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The worrying impact loadshedding has on our children

I want you to imagine you have an empty glass. With every stressful or challenging moment you encounter throughout the day I want you to add some water to your glass, the amount will depend on the level of anger or anxiety that moment caused you.

Now I want you to think about your average day and how many stress triggers we as parents encounter throughout the day; caused by the current state of the country. These are, to name a few:

  • Traffic jam on the way to and from work caused by loadshedding.

  • Inability to do your work properly and meet deadlines due to loadshedding.

  • Your standard grocery shop bill has gone up again.

  • The interest rate goes up again and so do your loan repayments.

  • You worry about how to stretch your budget to the end of the month.

  • You rush home in traffic, rush to make dinner before loadshedding hits, plus it’s suicide hour and there’s no water in the taps for bathtime.

Now look at your cup in the illustration below:

As you can see by the end of each day our stress cup is full and any triggers are likely to lead to us spilling our emotions all over the place.

Unfortunately, the time when our cups are at their fullest coincides with when we are returning home to our children, who themselves are also tired and emotionally tapped out, craving attention and love from us. Chances are they are going to do something to trigger or challenge us. Their behaviour is natural and often, age-appropriate but because our tolerance cup is almost full this challenging behaviour tips us over the edge and we ‘flip your lid’, taking our day’s anger out on our children.

Of course, we all have times when we aren’t proud of our parenting. We are only human and sometimes our emotions get the better of us. The current state of things has us operating on a high level of anxiety and stress all day, every day. We do not get a break from it. This means that our emotions are likely to be getting the better of us more often and our children are getting the worst of our own behaviour more regularly.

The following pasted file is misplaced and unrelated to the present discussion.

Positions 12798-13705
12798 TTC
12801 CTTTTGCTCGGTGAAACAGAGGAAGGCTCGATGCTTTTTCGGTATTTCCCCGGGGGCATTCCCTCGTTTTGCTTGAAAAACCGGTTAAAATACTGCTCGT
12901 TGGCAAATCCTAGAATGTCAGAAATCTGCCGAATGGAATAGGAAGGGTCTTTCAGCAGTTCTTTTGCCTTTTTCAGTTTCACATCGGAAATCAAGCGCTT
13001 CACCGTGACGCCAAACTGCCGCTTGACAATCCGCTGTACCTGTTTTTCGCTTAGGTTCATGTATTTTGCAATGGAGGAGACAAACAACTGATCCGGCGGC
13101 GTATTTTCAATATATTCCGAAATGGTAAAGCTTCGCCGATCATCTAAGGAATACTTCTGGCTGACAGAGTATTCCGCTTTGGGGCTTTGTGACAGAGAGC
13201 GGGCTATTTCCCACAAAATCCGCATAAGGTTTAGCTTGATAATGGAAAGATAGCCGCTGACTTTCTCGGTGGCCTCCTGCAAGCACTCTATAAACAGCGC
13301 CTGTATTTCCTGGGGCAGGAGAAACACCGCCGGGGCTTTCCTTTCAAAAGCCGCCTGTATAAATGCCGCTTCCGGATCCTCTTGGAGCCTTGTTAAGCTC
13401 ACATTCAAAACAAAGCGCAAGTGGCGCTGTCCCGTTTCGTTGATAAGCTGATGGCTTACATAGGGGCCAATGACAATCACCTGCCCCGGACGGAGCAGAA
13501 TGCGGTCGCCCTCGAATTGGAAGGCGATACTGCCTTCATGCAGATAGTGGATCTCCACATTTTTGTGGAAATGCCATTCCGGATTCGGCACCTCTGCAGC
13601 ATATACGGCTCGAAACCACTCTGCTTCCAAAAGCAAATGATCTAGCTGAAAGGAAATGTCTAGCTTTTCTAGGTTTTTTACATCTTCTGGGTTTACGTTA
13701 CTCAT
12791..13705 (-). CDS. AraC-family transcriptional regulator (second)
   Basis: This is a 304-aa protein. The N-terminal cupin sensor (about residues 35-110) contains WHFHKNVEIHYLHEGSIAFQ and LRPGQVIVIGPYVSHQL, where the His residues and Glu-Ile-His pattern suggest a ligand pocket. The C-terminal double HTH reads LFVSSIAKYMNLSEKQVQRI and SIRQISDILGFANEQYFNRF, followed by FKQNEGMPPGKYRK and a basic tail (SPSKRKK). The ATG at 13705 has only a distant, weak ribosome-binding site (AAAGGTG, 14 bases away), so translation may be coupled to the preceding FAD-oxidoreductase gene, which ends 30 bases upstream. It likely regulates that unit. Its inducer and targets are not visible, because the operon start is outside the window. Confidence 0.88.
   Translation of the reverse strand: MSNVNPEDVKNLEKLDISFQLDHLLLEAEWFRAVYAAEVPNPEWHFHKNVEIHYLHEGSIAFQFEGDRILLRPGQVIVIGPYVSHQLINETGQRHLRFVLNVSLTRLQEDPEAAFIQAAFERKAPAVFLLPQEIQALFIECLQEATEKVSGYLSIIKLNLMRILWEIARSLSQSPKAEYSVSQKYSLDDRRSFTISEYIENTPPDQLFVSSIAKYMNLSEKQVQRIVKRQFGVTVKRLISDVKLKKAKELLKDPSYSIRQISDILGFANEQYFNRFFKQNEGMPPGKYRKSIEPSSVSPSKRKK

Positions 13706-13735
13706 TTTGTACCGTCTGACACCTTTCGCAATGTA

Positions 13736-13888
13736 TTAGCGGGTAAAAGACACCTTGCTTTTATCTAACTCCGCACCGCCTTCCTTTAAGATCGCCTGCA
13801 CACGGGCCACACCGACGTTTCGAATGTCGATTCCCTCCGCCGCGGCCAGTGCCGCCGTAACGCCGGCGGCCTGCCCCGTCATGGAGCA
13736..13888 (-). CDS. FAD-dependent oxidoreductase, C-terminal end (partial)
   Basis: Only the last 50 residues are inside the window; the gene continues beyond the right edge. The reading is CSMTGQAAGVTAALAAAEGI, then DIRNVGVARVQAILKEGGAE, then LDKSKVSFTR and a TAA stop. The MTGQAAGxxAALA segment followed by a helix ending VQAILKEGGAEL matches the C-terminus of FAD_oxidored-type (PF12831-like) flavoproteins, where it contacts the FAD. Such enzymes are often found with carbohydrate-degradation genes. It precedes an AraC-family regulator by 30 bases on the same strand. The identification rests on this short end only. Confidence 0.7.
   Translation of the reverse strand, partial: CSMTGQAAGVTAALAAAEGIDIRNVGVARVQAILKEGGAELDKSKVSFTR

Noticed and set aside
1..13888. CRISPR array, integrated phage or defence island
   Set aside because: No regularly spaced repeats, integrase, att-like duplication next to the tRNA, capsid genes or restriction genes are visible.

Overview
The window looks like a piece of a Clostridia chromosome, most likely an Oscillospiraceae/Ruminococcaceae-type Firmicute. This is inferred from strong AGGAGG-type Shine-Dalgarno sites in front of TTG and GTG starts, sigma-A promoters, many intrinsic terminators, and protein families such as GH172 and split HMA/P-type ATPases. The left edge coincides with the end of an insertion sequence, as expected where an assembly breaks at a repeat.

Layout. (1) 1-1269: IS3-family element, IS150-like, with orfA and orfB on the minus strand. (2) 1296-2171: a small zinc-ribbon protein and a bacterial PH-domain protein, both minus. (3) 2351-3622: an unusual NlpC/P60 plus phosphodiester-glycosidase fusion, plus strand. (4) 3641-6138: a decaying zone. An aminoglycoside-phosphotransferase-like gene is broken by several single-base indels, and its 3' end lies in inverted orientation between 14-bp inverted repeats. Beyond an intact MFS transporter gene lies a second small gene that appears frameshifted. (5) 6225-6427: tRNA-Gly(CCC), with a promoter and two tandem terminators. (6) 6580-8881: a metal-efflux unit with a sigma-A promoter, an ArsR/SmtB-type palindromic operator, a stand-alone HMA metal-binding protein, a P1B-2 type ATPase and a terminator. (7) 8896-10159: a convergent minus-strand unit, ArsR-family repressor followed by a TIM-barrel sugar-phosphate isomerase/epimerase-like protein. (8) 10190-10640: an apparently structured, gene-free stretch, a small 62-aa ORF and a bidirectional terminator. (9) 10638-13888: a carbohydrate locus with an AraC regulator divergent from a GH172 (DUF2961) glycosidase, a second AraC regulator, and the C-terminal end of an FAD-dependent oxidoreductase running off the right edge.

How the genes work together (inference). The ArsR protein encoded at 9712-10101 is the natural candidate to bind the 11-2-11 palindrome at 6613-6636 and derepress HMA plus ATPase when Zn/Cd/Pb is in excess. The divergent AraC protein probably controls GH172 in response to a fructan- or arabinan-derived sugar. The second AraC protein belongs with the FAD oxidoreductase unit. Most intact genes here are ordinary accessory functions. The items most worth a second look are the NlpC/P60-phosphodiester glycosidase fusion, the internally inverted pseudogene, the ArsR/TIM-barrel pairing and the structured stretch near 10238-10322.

Repeated displays of anger from a parent that are more severe than the expected consequence for the challenging behaviour of a child, means that our child may come to view us as a threat or as a source of their own anxiety as they cannot predict our responses to their actions. Prolonged over time, this may start to take away from their secure attachment; this is something no child deserves or should have to experience. Attachment theory has shown that the impact of an insecure attachment is lifelong and presents many challenges in future relationships.

The challenges we are experiencing aren’t going away anytime soon so we need to be extra mindful of how we handle the emotions we project onto our children while dealing with our own emotional storm on the inside.

Here are some ways you can take back control of your anger:

  • In moments of extreme stress, walk away, take a deep breath and remind yourself that they are only children and more often than not their behaviour is age appropriate. Return and set boundaries in a calm manner.

  • Practice gratitude. It removes some of the water from your cup so that there is more room for other new stressors. Gratitude has been scientifically proven to improve your frame of mind.

  • Take time for self-care. It is not selfish to choose a small part of your day to exercise, practice a hobby or just be quiet. You will be able to give your children and your partner a better version of yourself.

  • Many of our current stressors are predictable, for e.g. loadshedding and traffic. Do what you can to make them less difficult to endure. Play soothing sounds in the car and use it as a time to be mindful. Plan easy-cook, budget-friendly meals for the evenings.

As I mentioned before, we are only human and doing our best to survive in really challenging times. We just need to try and remain mindful of the impact these continuous, stressful times are having on ourselves, our kids and our relationship with them.

Be kind to yourself and know that you won’t always get it right, and when you don’t take a moment to repair, apologise for your outburst, shower them with love and move forward together.

We are resilient and we will all get through this together.

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